Title 35 of the United States Code forms the basis for each specific rejection. Over the years, I’ve noticed two are more prevalent than the others:
- The claim lacks novelty (also referred to as a “35 U.S.C. 102 rejection”). A parent examiner will make this determination if prior art already exists (previous patents / applications / publications) that is relevant to your claimed invention. In other words, your claim will be rejected if your invention fails to bring anything new to the table.
- The claim is too obvious (“35 U.S.C. 103 rejection”). An obviousness finding will be made if the examiner can combine one or more references (in order words - already-existing patents) together in order to create your claimed invention.
You’ll also run into claims that are objected to but not rejected. An examiner will make this finding when faced with an incomplete or shoddy claim. There are just so many technicalities to satisfy in a patent application that it’s easy to make a small mistake, such as including the wrong heading or misnumbering headings. That’s why it’s so difficult for inventors applying on their own to get it right the first time. Unlike a patent attorney who regularly completes applications, an inventor simply hasn’t gained the same exposure to know that what they’re submitting is complete.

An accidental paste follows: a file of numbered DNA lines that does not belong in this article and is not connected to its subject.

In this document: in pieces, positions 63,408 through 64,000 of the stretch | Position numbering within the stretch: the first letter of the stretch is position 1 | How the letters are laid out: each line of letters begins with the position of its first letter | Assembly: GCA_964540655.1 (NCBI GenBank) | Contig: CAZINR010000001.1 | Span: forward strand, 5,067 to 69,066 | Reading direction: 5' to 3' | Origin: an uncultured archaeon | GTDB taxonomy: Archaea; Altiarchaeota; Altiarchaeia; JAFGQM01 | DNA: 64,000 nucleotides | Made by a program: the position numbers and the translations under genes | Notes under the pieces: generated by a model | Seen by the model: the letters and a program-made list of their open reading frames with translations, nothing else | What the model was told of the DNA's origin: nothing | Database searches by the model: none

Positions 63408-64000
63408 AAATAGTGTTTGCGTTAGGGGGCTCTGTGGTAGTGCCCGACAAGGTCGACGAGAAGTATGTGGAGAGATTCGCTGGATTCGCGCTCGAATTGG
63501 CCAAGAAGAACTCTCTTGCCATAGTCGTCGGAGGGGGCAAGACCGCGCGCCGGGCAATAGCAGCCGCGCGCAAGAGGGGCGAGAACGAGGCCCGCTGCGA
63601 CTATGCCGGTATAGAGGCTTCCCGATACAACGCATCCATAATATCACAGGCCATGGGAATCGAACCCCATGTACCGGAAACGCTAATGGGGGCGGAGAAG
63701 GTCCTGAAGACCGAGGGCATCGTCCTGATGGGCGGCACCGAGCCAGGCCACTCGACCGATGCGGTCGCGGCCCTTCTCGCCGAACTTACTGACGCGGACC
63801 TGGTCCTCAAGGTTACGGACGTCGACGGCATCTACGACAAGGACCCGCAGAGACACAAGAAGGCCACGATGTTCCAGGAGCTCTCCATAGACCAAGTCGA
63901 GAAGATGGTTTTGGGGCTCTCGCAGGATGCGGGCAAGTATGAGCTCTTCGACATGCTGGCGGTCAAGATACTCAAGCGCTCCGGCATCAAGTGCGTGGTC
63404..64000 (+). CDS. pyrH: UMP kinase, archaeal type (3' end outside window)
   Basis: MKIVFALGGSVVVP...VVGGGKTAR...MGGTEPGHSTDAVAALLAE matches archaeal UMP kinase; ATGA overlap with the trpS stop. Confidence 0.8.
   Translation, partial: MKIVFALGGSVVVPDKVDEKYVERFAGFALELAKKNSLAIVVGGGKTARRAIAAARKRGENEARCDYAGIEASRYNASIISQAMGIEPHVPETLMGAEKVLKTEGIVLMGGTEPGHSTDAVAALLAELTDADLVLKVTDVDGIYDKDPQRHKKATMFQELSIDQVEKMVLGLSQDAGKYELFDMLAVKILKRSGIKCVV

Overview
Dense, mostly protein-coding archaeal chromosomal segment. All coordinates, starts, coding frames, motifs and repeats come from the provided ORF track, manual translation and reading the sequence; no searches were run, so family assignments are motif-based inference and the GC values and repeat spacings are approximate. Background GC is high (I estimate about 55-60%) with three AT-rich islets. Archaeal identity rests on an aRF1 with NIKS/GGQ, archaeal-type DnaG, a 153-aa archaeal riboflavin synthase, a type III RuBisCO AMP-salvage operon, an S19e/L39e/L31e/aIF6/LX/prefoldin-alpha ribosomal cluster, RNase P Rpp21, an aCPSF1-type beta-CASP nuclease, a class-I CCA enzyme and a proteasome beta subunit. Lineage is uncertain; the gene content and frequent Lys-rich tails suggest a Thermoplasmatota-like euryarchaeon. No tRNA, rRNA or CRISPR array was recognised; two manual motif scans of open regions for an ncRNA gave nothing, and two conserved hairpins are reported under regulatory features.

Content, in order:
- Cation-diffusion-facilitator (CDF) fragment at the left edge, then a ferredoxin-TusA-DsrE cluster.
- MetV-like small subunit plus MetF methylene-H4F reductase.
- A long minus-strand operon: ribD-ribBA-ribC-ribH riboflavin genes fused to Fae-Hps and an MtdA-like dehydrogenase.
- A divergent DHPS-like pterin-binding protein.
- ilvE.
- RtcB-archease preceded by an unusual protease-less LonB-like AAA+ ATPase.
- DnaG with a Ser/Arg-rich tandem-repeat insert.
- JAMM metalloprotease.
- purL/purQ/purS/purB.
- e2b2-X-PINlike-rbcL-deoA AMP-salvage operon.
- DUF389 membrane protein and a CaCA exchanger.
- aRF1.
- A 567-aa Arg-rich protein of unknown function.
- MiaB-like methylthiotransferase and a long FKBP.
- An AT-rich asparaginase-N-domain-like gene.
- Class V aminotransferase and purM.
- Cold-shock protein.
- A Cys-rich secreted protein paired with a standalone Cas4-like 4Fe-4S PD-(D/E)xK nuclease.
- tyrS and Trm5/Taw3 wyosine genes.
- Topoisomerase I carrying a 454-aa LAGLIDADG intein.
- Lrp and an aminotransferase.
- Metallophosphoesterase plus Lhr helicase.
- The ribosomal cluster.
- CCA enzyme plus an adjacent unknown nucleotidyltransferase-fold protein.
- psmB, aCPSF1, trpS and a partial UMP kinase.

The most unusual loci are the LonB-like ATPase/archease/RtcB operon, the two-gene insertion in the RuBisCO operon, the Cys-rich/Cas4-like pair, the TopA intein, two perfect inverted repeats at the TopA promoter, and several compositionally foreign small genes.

It’s worth noting that even if your application is initially approved, damage from doing it yourself can appear many years later when other companies’ attorneys notice the loops in your weak application. If you feel that you cannot afford an attorney, you can minimize high-rate billable hours by doing as much research as possible on your own to verify the eligibility of your patent, and assemble all relevant documentation and material to reduce a lawyer’s billable hours down the road.